Departing Galapagos - 20th May 2014
Gday to All.
Having arrived in Galapagos a month ago we have done our best to see and explore these famous islands, but all good things must come to an end and it is time once again to set sail and continue west across the Pacific.
We weren´t sure what to expect from our stay here as we had heard mixed reports including that the islands were perhaps over-rated and simply too pricey. Luckily, however, we have had a great time and enjoyed the wildlife, scenery and meeting new friends. Yes, it is an expensive place but it was well worth it and would recommend it to anyone.
After arriving at our first island, San Cristobal, we spent the best part of a week snorkelling, walking, exploring and generally playing tourist. You can see from the photos below that the beaches (and towns etc..) are literally littered with wildlife. In the main town itself there can be at any time over 20,000 Sea Lions on the local beaches which made for a lovely aroma when the wind changed direction. You also had to watch and protect your tender and swim platforms as they love to use anything to have a nap and sun themselves on. One of the highlights of this island was swimming with seals and turtles….. lovely.
One of the reasons Galapagos is so famous is its association with Charles Darwin, and we happened across this statue of the man himself en route to one of our favourite snorkelling coves.. Nice statue but guess the budget was not a big one ;)
The second island we visited was Santa Cruz. The town here is quite sizeable – not what many people expect when they arrive in this perceived “pure wilderness” – with many shops, bars and tourist offices catering for the likes of us. Matt, Rohan and Didi took the opportunity to go diving at Gordon´s Rocks after being lured by promises of hammerhead shark sightings. Not the best visibility on the day but a magic dive all the same and fortunately the photos below justified our decision!
One of our favourite places to visit on Santa Crus was, ironically, in the middle of the town - the fish market. The local seals wait patiently for the off-cuts just like well behaved dogs and then battle it out with pelicans for the scraps, much to our delight! They, as with most of the animals on the islands, have very little fear of man.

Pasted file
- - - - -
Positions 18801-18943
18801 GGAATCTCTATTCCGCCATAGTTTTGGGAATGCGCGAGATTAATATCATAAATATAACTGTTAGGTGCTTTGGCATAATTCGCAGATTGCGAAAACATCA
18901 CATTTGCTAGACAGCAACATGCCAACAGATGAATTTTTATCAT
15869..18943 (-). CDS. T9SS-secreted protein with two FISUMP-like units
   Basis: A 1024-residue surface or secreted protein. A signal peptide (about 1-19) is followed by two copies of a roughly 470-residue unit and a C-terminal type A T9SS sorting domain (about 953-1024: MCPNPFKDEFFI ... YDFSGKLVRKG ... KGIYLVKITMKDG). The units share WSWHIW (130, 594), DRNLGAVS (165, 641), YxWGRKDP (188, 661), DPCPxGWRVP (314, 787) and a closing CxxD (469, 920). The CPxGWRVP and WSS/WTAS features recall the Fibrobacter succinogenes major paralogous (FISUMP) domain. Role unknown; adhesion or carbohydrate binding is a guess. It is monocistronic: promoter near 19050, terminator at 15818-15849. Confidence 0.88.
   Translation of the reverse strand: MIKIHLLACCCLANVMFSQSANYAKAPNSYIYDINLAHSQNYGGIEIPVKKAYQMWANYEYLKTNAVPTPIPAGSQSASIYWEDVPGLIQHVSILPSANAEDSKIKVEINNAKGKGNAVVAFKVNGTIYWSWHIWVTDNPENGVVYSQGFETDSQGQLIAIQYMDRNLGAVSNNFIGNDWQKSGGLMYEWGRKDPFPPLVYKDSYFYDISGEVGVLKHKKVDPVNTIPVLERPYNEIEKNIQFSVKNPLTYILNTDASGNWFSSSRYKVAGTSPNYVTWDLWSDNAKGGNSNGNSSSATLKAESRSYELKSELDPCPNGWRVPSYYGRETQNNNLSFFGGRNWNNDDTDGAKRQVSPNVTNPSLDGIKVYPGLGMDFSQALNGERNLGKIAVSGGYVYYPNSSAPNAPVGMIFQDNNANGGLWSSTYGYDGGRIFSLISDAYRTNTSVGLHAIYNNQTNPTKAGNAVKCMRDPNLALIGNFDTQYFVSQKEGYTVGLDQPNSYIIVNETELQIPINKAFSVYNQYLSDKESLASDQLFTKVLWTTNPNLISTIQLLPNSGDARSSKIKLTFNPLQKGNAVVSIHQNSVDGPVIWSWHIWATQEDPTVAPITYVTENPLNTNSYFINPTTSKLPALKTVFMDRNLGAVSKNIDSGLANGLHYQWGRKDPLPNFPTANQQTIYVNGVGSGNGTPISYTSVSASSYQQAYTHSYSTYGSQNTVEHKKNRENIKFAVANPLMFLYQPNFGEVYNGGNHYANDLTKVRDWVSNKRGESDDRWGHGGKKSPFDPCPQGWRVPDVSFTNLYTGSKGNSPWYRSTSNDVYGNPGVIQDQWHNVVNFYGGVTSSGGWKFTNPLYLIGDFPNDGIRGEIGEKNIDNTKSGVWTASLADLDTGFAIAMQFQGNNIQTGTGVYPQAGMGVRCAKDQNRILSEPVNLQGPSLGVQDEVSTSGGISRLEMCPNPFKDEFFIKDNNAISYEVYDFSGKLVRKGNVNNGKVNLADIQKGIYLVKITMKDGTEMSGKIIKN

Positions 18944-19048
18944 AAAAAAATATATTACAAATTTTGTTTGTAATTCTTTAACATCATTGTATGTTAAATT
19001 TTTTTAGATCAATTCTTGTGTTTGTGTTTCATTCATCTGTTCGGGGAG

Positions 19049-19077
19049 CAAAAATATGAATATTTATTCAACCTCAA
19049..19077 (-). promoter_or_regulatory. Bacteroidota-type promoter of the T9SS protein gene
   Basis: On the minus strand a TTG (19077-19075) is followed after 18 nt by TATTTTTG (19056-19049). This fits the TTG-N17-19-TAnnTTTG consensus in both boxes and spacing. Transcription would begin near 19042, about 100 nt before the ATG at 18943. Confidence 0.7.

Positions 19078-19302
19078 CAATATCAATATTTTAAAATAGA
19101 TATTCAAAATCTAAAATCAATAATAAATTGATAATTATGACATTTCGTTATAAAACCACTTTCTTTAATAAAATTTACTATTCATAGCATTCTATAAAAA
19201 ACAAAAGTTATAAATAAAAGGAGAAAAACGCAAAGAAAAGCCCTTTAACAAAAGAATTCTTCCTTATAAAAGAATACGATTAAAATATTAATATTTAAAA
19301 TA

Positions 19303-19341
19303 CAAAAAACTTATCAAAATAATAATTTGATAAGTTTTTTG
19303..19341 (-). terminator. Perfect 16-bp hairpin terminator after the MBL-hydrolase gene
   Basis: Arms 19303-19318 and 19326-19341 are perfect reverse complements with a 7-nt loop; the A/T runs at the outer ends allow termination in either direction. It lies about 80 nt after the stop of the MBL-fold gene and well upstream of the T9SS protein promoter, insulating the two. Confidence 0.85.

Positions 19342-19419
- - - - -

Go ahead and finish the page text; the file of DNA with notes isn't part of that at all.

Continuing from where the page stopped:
Unfortunately for Didi, the reality of work back in Italy meant that she had to leave us, but not before a visit to one of the tortoise breeding centres.
Our guide told us that Pedro (pictured) was 287 years old. Whilst we´re not 100% sure about that figure, judging by his size he was well into triple figures!
After about a week in Santa Cruz we had an enjoyable day sail west to the island of Isabella. We had read that this was the favourite out of the three for most cruisers, and with it´s small palm-fringed village and beautiful beaches we´d have to agree. It is the biggest island with a lot to do both on and off the beaten track. Long walks, diving, snorkelling with seals and penguins, large tortoises in the wild, the world’s second largest active volcano…… we kept ourselves busy. Below are some photos of some of the things we got up to..
Carolina checking out one of the tunnels formed by lava flow
The Wall of Tears on Isabella – built by prisoners on the island in the 50s as some sort of punishment
Iguana! Watching these curious creatures swim was one of the highlights..
Volcano Sierra Negra. Second biggest active volcano in the world with a crater 10km wide.
During our time on Isabella we were also lucky to have our Colombian friend Maria visit for a week which was great fun. And talking of crew, we are delighted that Nigel (from Falklands and Antarctica fame) has re-joined us for the long haul west. Thanks again for the presents from Australia Nigel... they should last a few days ;)
What was a surprise about the Galapagos was how rural it was. Before it was a national park there were many plantations and farms and many still exist. The soil is incredibly fertile and some of the fruit and coffee that is produced here are considered some of the best the world. The markets in town were great but we, as many yachts do, got a taxi to a local farm who sells produce at a cheaper rate plucked directly from the tree. This usually mundane time turned out to be a great experience as the farmers were very friendly and took us on a tour of the plantation tasting all as we went. We purchased some of the freshest fruit and vegetables you could for the crossing… now we hope it will all last long enough to eat as we have quite a lot. ;)
So, as always, it is with mixed emotions that we must depart for the 3000 nautical mile sail from Galapagos to the Marquises. The plan it to depart later today (20 May) and fingers crossed that the trade winds and associated currents stay true to form and we should be there under 30 days. We have a pool on this so we shall see ;) One thing to note is this now more familiar feeling that we are well and truly heading west and hence on a direct path to Australia. We felt it leaving mainland Ecuador but it now has really kicked in. This next leg is nonstop to the half-way point and half way home. I guess we will have this feeling a few more times but felt it was worth a mention. What we will say is that someone will be getting happier as the further we head west….. Is that true mother? ;)
We have a few random photos below that hopefully sums up what a great time we had. Also look out for our updated positions on the blog´s map – we will try and update it every few days.
Tchau for now – Rohan, Matt, Carolina and Nigel